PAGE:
Eggs Are a Growth Industry for Pete & Gerry’s
Since the Laflamme and Stanton family reinvented their fourth-generation poultry operation as Pete & Gerry’s Organic Eggs in 1995, the business has grown by 20% or more every year except one. Jesse Laflamme wanted to come back to the farm after college, but he knew they needed a different business plan—and their timing was perfect. Their non-organic line, Nellie’s Nest cage-free eggs, has also grown like gang-busters.
On December 20 the new processing plant under construction at the farm in Monroe burned to the foundation. Fortunately, the new processing equipment was not yet in the structure, and no people or birds were hurt. Production and processing were not interrupted, as local fire crews succeeded in keeping the fire from spreading to the office area, existing plant and barns.
Construction was set back several months, reports Karl Johnson, marketing director for the farm. With sales projected to grow at least another 25% this year, they will be scrambling to process all the eggs in the existing facility. Two new barns were added in 2011, and Jesse Laflamme says instead of expanding into a huge farm, they want to spread the growth among other family farms around the region. Pete & Gerry’s has contracted production with farms in several states, and expects to need half a dozen more contract producers each year for the foreseeable future.
Last year Phil and Brian Ward, also of Monroe and cousins of the Laflammes, made the decision to sell their dairy herd and convert their cow barn to cage-free housing for 12,700 Pete & Gerry’s layers. The Laflammes see a contract hen house as an option for diversifying a dairy or other farming operation.
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Each year NH Agriculture in the Classroom and NH Farm Bureau Young Farmers team up with other groups and individuals to bring scientifically accurate books about agriculture to school classrooms and libraries around the state. Each book choice serves as a vehicle for teaching about food, fiber and stewardship of natural resources. The 2012 Ag Literacy Program will celebrate National Agriculture Day on March 8 with visits to read and present this year’s book, Charlie Needs a Cloak, written and illustrated by New Hampshire’s own Tomie dePaola. The story introduces readers to a shepherd named Charlie, and the steps of raising and using wool, as he harvests and processes wool from his sheep to make himself a new cloak.
Educators who would like an Ag Literacy visit to their school to read the book and demonstrate about wool production should contact Ruth Smith at Ag in the Classroom at 603-224-1934 or email@example.com. AITC and the Young Farmers also welcome volunteers from the ag community who would like to read the book and/or share their sheep and wool knowledge with students in a local school. Book donations are also welcome, as a copy of the selected book is presented as a gift to each participating school’s library. The program launches on March 8, but visits can be scheduled at participants’ convenience throughout the spring. Call the NH Farm Bureau office at 603-224-1934 to get connected with the effort in your county.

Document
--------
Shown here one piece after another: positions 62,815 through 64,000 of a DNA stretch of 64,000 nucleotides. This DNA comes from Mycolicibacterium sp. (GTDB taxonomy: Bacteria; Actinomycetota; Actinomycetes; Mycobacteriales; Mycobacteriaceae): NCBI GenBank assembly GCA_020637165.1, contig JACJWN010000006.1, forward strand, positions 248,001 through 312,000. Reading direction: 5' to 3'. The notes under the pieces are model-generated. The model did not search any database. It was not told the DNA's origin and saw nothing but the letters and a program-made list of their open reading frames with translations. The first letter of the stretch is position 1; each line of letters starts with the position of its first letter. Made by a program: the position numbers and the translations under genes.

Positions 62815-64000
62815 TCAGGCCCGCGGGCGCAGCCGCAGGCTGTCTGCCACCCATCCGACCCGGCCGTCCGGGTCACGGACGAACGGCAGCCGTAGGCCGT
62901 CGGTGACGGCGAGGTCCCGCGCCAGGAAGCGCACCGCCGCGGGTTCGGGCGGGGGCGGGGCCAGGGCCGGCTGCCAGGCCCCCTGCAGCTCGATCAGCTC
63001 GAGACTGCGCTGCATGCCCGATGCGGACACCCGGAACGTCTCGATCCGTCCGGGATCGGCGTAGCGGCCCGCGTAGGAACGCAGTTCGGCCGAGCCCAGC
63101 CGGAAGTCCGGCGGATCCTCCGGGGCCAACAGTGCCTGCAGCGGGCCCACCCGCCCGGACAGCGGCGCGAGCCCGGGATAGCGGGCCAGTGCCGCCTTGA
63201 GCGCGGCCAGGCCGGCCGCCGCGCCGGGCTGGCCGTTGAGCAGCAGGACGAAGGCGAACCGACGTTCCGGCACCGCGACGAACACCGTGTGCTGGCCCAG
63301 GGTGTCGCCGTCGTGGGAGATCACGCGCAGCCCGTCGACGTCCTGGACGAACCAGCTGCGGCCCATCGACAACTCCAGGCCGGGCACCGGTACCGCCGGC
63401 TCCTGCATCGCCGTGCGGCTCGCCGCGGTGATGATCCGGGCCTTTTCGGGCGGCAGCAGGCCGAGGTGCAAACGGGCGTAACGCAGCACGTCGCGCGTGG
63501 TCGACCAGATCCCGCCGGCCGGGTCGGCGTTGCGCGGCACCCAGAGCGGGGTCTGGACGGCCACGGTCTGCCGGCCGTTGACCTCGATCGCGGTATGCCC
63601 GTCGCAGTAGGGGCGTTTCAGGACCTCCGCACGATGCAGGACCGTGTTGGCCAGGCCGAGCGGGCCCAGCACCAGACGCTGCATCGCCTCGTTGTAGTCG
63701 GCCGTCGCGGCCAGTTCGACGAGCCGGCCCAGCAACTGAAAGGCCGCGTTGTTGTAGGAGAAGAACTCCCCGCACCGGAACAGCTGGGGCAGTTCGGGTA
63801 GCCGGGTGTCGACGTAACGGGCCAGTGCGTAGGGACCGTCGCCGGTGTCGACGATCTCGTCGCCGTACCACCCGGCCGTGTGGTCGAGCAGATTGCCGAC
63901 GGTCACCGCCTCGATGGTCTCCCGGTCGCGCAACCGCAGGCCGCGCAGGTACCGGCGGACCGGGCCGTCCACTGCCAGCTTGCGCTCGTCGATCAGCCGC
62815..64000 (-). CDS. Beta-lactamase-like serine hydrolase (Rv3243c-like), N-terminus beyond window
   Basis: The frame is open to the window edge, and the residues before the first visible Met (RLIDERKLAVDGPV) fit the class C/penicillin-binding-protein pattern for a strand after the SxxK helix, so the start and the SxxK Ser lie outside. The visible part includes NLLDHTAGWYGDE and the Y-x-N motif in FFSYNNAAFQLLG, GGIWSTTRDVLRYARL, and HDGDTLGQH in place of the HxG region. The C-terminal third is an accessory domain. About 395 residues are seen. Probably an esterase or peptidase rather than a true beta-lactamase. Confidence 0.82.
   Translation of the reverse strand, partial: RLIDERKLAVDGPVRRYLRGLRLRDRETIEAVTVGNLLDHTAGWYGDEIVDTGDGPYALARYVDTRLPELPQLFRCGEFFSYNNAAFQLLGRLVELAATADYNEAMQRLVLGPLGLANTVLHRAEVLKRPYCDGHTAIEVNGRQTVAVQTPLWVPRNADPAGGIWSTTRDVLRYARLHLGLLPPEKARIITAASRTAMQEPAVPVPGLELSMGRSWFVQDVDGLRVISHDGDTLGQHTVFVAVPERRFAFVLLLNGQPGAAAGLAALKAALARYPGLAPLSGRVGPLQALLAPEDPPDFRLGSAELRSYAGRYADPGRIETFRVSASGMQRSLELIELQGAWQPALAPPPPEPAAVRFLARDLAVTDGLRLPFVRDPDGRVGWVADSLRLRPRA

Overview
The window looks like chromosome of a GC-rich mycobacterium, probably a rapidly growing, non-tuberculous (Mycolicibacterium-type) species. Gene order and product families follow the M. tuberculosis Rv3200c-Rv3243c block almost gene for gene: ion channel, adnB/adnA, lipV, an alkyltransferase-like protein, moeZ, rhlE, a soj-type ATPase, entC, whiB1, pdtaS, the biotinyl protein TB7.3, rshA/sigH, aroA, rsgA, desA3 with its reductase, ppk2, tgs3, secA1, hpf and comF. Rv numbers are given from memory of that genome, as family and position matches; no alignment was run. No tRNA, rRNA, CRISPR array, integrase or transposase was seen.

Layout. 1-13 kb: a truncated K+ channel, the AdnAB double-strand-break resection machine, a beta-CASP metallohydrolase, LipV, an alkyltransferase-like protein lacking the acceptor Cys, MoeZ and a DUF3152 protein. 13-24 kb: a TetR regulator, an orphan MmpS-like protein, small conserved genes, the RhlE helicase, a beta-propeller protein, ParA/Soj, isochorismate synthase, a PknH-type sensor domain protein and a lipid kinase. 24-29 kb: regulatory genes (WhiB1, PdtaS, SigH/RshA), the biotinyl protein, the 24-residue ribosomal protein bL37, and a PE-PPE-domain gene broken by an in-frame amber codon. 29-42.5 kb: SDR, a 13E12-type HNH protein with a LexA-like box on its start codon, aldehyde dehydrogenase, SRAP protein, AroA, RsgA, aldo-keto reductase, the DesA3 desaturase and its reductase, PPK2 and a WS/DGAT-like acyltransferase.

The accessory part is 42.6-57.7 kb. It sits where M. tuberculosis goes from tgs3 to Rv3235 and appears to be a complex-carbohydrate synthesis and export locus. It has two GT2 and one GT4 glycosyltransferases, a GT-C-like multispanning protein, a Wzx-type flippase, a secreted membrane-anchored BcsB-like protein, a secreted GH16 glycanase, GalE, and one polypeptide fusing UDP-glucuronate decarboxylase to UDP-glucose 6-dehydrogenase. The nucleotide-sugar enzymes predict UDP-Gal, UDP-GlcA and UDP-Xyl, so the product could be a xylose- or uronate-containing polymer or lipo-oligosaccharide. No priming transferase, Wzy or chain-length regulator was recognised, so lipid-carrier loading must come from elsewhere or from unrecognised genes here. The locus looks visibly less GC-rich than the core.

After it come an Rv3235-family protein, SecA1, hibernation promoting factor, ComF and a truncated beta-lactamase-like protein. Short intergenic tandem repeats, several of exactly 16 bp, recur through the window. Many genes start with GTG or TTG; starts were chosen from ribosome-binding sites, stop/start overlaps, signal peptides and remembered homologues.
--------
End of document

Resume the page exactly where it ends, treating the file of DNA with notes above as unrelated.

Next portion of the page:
Next time you stop by the Concord Co-op on 24 South Main Street or Kearsarge Cooperative Grocer at 52 Newport Road in New London (The Co-op), be sure to bring a reusable shopping bag. At their annual meeting in October, members selected NH Agriculture in the Classroom as one of 12 monthly community partners for 2012, a program that highlights and supports charitable organizations. Co-op members vote each year to make financial contributions to selected organizations on behalf of all members. The Co-op donates five cents every time a customer uses a reusable shopping bag at the checkout, and accepts additional donations from customers. All January contributions will go to NHAITC.
(reprinted from Weekly Market Bulletin, Jan. 4, 2012)
The NH Department of Agriculture, Markets & Food Division of Agricultural Development compiles market information and publishes the Weekly Market Bulletin for the agriculture community. The Bulletin is the department’s ‘publication of record’ and includes appropriate industry notices, announcements, seasonal information and market survey data. Subscribers may advertise in the popular agricultural classified advertising at no charge. One-year subscriptions are $28 for delivery by U.S. Postal Service, or $22 for delivery by secure internet. Sign up for the Weekly Market Bulletin by calling the office at 271-2505 and providing a credit card for payment; or visit the office at 25 Capitol St., Concord; or mail in your request with a check. Be sure to provide your address, phone number, and if you are requesting an online subscription, an email address.